Stephen has no one except his father left. They travel a trading path back and forth throughout the year, working as scavengers, and trying to survive on what little they can find or trade for. Stephen has lived this way for years; he knows no other life.
When he and his father encounter slavers (those who are trying to capture people and sell them into slavery), his father is severely injured and they are rescued and taken in by people from a town called Settler's Landing. Stephen's father is in a coma, and the doctor is doing the best she can to take care of him and also to make Stephen feel welcome and secure. But it isn't easy for Stephen. He has been taught to trust no one, and to stay away from people. This town has a school, and a park, and enough food to eat, but Stephen can't believe there isn't more to the story.
There are the "bad guys" in the town, who run everything and don't think they need to contribute. They are opposed to the town taking in any new citizens, and think that Stephen must be a spy. Stephen eventually gets to know Jenny, who is Chinese, and therefore is discriminated against (the war was with the Chinese.) She's rebellious and defiant, and she and Stephen have a strange bond. Because of a prank that Stephen and Jenny play, all hell breaks loose, and Settler's Landing is at risk.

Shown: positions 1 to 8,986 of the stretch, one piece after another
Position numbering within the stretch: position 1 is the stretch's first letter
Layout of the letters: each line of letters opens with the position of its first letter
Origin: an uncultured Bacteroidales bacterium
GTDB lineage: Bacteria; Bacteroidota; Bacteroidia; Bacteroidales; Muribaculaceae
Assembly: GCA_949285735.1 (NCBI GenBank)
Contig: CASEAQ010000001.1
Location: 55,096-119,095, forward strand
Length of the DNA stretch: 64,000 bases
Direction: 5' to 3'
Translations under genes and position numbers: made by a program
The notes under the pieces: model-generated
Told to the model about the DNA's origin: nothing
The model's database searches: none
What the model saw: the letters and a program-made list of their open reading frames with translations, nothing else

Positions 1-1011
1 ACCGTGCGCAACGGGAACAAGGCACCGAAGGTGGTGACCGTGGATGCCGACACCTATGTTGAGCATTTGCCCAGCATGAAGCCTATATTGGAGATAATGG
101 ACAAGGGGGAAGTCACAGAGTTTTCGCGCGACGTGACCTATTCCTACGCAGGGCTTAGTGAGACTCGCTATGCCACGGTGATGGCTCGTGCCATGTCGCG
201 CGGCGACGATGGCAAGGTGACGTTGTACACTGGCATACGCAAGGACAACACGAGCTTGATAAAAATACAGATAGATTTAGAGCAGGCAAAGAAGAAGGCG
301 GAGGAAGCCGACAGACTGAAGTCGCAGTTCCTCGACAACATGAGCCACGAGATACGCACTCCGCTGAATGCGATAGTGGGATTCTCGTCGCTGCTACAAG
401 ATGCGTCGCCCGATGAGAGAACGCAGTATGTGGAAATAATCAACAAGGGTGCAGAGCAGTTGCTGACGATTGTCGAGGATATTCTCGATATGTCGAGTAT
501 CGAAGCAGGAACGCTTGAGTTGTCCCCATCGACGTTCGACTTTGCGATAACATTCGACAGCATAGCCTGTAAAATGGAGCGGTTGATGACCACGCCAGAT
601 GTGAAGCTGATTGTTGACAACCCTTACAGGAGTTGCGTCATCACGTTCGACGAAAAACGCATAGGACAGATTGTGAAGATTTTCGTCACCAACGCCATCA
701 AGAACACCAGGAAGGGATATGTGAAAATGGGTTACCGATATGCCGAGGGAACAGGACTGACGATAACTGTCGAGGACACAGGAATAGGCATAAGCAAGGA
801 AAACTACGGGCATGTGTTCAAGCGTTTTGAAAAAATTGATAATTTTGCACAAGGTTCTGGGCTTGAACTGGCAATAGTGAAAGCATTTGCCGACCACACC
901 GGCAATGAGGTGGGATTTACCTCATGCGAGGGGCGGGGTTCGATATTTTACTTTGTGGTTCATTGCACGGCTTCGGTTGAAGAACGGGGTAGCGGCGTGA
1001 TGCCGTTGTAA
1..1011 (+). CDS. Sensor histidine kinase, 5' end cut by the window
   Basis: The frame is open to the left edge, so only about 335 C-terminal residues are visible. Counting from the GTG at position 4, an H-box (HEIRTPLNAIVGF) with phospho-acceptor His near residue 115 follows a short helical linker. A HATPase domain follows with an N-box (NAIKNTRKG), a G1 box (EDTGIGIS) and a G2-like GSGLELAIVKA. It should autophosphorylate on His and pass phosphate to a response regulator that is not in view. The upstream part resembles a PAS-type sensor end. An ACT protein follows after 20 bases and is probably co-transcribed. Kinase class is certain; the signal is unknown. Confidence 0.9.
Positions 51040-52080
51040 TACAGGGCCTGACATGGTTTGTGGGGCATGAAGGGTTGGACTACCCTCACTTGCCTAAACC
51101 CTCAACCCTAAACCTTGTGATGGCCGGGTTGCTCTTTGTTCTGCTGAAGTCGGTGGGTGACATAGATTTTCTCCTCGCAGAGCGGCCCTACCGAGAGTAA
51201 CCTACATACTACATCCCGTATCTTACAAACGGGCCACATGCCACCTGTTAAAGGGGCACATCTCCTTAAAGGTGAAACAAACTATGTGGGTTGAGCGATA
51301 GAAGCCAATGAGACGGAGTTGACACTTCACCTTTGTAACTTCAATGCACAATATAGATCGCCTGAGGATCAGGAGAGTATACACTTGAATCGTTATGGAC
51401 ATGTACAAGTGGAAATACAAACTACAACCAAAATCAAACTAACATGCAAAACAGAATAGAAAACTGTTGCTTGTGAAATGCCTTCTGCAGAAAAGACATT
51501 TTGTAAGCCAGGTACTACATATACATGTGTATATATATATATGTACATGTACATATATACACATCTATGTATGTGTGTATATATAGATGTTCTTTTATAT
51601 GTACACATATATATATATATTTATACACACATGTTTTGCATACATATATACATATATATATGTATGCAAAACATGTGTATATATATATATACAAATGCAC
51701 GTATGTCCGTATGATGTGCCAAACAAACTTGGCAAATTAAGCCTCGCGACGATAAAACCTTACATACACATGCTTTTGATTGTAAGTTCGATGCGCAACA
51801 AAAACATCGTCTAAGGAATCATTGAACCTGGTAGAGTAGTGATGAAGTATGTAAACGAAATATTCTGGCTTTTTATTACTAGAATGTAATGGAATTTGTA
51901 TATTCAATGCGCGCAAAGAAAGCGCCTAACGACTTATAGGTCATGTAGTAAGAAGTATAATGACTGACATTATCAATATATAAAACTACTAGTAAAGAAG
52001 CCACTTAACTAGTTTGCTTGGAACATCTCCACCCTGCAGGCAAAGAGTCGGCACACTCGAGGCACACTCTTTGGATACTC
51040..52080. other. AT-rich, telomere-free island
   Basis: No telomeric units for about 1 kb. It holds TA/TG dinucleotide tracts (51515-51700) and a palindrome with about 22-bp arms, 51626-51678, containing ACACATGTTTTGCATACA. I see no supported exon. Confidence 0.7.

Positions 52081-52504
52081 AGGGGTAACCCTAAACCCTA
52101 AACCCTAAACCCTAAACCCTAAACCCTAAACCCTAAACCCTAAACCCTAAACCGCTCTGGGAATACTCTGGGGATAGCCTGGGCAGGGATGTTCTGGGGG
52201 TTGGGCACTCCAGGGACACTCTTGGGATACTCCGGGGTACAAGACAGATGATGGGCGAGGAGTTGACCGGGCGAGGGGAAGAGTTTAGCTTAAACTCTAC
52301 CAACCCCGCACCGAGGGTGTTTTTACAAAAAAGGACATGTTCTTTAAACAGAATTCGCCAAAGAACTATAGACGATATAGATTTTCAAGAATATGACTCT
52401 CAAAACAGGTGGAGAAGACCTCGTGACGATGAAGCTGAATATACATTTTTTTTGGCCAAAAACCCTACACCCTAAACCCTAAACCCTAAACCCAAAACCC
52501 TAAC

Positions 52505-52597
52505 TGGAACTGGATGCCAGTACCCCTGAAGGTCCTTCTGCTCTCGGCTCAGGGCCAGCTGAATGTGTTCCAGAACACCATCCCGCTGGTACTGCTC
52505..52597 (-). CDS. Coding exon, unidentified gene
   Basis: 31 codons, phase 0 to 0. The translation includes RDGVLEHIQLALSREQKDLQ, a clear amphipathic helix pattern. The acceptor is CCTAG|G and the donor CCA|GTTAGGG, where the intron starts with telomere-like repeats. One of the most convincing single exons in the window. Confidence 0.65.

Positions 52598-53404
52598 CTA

The beginning of The Eleventh Plague is exciting and tense. But after that, it's just a story of a kid, torn from everything he knows, trying to fit into a new environment. The progression from distrust to trust is realistic. The relationships that Stephen eventually forms are true. I just didn't find The Eleventh Plague to be all that exciting. It's not that it is a bad book, it just wasn't what I was expecting from an apocalyptic novel.
There's some more tension at the end when the town is fighting against all odds for survival, and of course, Stephen turns out to be the hero. But it was rather cliche.
The Eleventh Plague is more likely to entertain younger, middle school kids. It is simply written and easy to follow. Even though every minute isn't life-threatening, there's plenty here for kids to grab onto.
The narrator, Dan Bittner, does a good job. His voice changes for different characters enough to decipher whose talking, but not in an annoying way. I would recommend this audio as an easy one for kids to listen to.
Published by Scholastic, 2011. Audio by Scholastic Audiobooks.
Audiobook obtained from Sync YA Literature
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